Counter-Terrorism Experts Warn of Human Rights Issues With Facial Recognition, Other Biometrics

Although biometrics, which uses a subject’s face or fingerprints to collect data or track them, can be helpful in combatting terrorism, experts say a lack of regulation could lead to discrimination and human rights abuses.

Tomaso Falchetta, Head of Advocacy and Policy Team of Privacy International, delves into how the use of a technology like biotech can stray from its original intentions, putting innocent people at risk. On Tuesday at the Brennan Center for Justice held a panel concerning human rights and biometric tools with experts from the UN Security Council, Surveillance Technology Oversight Project, Privacy International, and Human Rights Center. (Staff photo by Min Ji Kim)

NYU students may think of their iPhones when they hear the phrase “facial recognition,” but a panel of experts talked about its potential positive effects in combating terrorism, and negative effects on issues of privacy and human rights.

Cameras are now being used to monitor the movement of terrorist groups — they are also used to oppress minority groups.

Professionals in the field of counterterrorism spoke at the Brennan Center for Justice on Tuesday, warning about the human rights implications of biometric tools such as facial recognition, saying the tools could lead to racial profiling and discrimination.

The use of biometric tools  — which collect data through face, fingerprint, movement and iris scans — to identify terrorist groups and enforce law has a spike in usage by governments worldwide, including the United States. Biometric data has been used to track patterns of terrorist groups like the Islamic State of Iraq and the Levant, tracking them when they return to their countries of origin before heading to conflict zones, according to the panel. Sometimes the data can be used for less specific roles, like monitoring migration patterns of refugees and for forensic use. 

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As of now, there are no clear laws regarding the ethics and regulation of data collection for law enforcement, leading to some raising concerns over potential human rights issues.

Uighur Muslims under China’s high-tech surveillance system are actively profiled and oppressed. The system collects data through facial recognition, fingerprint scanning and iris recognition to actively profile the racial minority and place them into concentration camps across the Xinjiang region of China.

“It is clear to see that the technological advancements in identification, such as facial recognition,  are ahead of the legislation,” Head of Advocacy and Policy Team at Privacy International Tomaso Falchetta said. “Who has access to these large data sets? Should all this data even exist? This field of biometrics is growing so fast and it has the ability to be implemented in so many fields yet few are concerned with regulating it.”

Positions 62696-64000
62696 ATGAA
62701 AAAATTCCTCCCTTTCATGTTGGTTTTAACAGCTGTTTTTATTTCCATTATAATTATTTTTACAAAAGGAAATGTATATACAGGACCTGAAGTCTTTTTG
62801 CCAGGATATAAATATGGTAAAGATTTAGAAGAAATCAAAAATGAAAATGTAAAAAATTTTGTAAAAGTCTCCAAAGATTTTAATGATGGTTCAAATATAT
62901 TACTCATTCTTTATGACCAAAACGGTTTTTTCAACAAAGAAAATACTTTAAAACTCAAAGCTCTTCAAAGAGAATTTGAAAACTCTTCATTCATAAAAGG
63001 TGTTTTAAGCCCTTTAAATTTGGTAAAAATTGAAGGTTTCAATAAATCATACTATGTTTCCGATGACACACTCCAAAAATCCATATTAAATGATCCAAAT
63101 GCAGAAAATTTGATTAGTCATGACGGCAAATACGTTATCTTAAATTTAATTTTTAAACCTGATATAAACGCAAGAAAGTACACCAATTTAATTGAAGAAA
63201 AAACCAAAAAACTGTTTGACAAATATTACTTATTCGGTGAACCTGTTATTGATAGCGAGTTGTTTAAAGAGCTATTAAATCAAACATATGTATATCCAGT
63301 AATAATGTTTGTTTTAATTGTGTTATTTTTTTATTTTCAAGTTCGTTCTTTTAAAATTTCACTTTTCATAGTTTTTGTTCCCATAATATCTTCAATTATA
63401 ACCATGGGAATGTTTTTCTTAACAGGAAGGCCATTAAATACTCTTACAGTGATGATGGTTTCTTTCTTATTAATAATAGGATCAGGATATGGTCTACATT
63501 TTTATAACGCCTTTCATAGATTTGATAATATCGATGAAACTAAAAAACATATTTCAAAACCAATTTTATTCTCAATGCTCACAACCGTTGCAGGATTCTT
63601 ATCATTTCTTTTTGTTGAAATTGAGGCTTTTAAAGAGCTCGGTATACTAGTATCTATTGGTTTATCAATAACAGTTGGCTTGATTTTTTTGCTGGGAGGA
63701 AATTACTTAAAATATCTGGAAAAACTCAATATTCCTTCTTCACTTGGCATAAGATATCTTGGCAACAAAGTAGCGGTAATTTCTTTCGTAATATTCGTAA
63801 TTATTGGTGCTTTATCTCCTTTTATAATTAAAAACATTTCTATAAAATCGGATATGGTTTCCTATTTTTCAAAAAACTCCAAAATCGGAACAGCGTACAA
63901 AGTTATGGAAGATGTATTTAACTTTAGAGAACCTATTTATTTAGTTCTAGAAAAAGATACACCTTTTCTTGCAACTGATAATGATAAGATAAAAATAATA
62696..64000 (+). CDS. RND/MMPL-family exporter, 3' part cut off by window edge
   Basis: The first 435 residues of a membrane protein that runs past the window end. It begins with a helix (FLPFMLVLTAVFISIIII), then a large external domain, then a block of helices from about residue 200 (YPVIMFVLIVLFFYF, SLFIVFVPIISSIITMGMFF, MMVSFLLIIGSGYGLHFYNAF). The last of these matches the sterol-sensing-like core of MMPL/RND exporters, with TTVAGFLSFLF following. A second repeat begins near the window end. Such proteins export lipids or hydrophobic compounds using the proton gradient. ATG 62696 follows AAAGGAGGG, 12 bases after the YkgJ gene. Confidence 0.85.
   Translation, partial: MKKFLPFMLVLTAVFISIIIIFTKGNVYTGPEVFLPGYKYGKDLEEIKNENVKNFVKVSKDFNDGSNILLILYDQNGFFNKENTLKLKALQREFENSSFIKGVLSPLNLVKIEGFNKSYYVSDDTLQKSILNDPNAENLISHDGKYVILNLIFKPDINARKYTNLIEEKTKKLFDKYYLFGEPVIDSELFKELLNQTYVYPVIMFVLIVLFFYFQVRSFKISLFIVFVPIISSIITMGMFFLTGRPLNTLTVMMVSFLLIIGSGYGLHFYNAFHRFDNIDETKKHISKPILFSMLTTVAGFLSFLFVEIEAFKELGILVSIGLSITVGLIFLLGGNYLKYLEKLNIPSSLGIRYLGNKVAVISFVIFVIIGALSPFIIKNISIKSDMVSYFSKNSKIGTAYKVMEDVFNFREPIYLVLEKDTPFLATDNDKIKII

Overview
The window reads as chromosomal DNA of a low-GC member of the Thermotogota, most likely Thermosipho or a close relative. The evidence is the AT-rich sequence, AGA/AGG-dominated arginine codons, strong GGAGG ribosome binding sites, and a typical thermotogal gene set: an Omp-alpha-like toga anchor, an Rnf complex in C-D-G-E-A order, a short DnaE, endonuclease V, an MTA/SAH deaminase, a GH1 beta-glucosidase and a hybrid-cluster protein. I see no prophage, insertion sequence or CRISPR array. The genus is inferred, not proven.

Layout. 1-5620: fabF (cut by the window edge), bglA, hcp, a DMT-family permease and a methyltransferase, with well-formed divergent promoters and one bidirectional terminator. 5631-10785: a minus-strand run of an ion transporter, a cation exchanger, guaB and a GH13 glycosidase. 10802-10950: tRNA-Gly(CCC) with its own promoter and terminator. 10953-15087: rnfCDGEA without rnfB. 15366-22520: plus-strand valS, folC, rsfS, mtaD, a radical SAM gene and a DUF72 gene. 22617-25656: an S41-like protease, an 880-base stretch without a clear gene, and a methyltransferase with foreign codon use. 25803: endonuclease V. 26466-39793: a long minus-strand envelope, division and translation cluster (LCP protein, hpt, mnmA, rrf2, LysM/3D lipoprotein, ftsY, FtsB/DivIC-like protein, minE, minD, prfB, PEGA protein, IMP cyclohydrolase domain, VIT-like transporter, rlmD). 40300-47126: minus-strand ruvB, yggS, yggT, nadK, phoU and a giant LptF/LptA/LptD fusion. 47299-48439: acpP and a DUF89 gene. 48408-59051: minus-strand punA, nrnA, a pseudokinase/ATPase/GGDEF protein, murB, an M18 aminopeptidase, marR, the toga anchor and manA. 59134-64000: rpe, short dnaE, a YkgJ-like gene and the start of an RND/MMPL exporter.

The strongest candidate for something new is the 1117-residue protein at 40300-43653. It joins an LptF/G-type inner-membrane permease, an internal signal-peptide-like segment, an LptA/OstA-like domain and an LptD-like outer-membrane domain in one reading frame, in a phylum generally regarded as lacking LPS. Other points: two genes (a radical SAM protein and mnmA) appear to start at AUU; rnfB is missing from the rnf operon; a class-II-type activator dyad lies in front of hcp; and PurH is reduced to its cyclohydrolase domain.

The United Nations Security Council has required States in Resolution 2396 to “develop and implement systems to collect biometric data” and calls for enhanced information-sharing, though few regulations have been put in place.

“Countries barely have proper regulations on regular data collection, let alone data collection and its use for law enforcement,” Advisor to the U.N. Special Rapporteur on Counter-terrorism and Human Rights Krisztina Huszti-Orban said. “We have seen these issues with very real world impacts for the past decade, but most prominently in the past five years.”

Besides China, Israel has used biometrics to monitor Palestinians, often placing Palestinians (many of whom are civilians) on lists that restrict their movement without charging them with any crimes in particular. 

Counsel on the Liberty & National Security Program at the Brennan Center for Justice Ángel Díaz brought up issues with biometrics in the private sector as well. For instance, Tesla was very close to going to market with their line of self driving cars. Late in the process, developers found that the car algorithm did not recognize bikes

Díaz said that algorithms are often flawed, negatively affecting certain communities.

“But it transcends just bikes,” Díaz said. “Instead of bikes it can be people; people with disability or people of color. There is no unbiased algorithm because all algorithms are made by humans.”

Algorithms and artificial intelligence have come under fire for reinforcing discriminatory practices. From a resume-scanning AI that deducts from its rating when the word “woman” is included to crime predictors disproportionately targeting people of color, scientists continue to struggle to tackle this issue.

New developments in biometrics have even included emoting and aggression recognition that panelists said are likely to be used by law enforcement soon. 

“The developers of these technologies may not be racist, but the reality is they can reflect their bias unintentionally into their work,” Huszti-Orban said. “This means there are people who are disproportionately likely to be jailed like people of color, refugees and other at risk groups.”

NYU Law student Esperanza López attended the event and said it was an example of interdisciplinary collaboration.

“This is why events like these are so important,” Lopez said. “It’s great to see people who are in the tech field ask for feedback from people in academia law, engaging with those in civil society and experts in human rights.”

Email Mina Mohammadi at [email protected]

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